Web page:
ehood_ornament.jpg  The hype started early.  In November 1956 Ford announced the name of its new medium priced car, the Edsel. By January 1957 Ford Motor Company was touting first-year sales of 200,000 units and talking about a unique campaign to market this revolutionary new vehicle. The pitch continued in February with the release of model names and vehicle characteristics. Production of the Edsel began in July 1957, together with the first paid advertising for the car which appeared in Life Magazine as two-page ads featuring blurred photographs of the new car. The secrecy continued from there with cars shipped from the factory to dealerships under wraps and with the dealers themselves sworn to secrecy on pain of risk to their franchises. The secret was safe except from subscribers to Motor Trend magazine; the magazines August 1957 edition published a photo of the Edsel taken by a kid who sneaked over the fence at Ford’s proving ground.

By the end of
August 1957, production of the new Edsel was approaching 20,000 cars a month
and the hype had reached magnificent proportions. On September 4, 1957 the
Edsel was revealed to the motoring public. In all likelihood, a Rolls-Royce
could not have met the bar the advertising set as an estimated 2 ½ million
lookers piled into Edsel show rooms to see what all the excitement was about.
The result was a resounding thud as most of those 2 ½ million turned right
around and walked out.

The Edsel did not
sell 200,000 units in its first year; in fact, it barely cleared 60,000 units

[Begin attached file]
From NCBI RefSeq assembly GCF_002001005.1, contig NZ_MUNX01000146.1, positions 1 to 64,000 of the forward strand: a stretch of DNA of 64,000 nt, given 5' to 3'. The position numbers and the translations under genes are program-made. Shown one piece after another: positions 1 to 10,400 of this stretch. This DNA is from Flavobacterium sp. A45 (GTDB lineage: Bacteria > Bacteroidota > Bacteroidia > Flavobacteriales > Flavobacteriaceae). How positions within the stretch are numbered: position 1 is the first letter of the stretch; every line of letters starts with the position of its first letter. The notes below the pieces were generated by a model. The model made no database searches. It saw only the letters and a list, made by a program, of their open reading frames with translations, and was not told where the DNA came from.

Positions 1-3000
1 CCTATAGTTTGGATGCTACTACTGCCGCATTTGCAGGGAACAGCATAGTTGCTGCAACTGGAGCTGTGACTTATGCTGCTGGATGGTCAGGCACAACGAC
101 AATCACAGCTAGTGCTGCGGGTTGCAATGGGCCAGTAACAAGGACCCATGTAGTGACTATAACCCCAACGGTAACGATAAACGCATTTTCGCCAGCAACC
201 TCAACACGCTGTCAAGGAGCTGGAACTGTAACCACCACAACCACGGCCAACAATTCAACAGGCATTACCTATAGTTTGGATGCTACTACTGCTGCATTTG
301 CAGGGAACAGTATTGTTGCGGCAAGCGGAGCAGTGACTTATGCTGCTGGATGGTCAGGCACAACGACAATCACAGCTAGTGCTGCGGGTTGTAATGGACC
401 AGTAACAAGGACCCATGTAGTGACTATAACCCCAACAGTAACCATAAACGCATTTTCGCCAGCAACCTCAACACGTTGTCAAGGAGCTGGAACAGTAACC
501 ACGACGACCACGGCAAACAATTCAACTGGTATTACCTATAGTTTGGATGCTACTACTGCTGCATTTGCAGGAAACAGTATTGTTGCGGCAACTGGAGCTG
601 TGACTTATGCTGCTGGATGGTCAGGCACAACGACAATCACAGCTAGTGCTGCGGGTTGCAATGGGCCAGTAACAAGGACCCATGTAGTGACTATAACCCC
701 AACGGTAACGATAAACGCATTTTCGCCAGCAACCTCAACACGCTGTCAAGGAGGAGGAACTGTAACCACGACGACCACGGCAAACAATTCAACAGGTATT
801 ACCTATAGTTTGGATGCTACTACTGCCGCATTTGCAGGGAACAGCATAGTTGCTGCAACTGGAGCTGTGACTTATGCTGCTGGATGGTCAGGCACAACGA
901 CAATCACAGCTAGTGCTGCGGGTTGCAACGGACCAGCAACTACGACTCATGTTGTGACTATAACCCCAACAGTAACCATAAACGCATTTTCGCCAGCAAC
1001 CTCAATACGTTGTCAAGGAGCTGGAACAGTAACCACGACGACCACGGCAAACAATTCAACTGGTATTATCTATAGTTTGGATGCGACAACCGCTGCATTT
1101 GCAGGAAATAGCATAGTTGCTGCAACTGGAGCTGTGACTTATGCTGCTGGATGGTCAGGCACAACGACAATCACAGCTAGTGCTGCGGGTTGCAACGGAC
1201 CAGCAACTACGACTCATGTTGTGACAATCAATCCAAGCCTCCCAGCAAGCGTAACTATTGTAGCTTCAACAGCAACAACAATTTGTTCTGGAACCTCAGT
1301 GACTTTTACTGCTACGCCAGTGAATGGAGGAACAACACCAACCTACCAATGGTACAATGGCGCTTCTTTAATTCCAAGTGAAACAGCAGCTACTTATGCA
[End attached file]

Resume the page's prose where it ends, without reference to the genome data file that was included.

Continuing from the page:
in the US. The car was intended as a mid-price vehicle bridging a gap between
Ford on the low-end and Mercury at the high-end. The Edsel’s pricing actually
overlapped with both of those cars across its different models. While it had a
number of innovative features – a rolling speedometer and Teletouch pushbutton
shifting to name two – the buying public was evidently not quite able to figure
out where the Edsel really belonged. After reviews that characterized the car
as looking like “a Pontiac pushing a toilet seat” and some reliability problems
consumers apparently did figure out where the car did not belong; in their

Ford quickly
scaled back production and mercifully killed the Edsel in 1959 – the 1960 model
being the last made. The car at that time had four sedan models and three
station wagon models in a price range from $2500-$3750. Today a mint condition
Edsel Citation might sell for around $50,000. If you need Washington auto
insurance for your Edsel you will want to be looking in the collector car
insurance market.

The Edsel is not
just a car; it is now piece of American colloquial history. The name Edsel has become pretty much synonymous with commercial failure or overhyped and
underperforming. The development, marketing and production of the car is
estimated to have cost Ford about $2.5 billion in today’s money.

Traffic Attitudes and Enforcement – Part 2 –Target Zero

In Part 1 of this
series, we talked about the National Highway Traffic Safety Administration
(NHTSA) and how its studies of public attitudes and behaviors about driving
have helped shape public policy in enforcement. 
Today we will look at Washington State’s Target Zero program.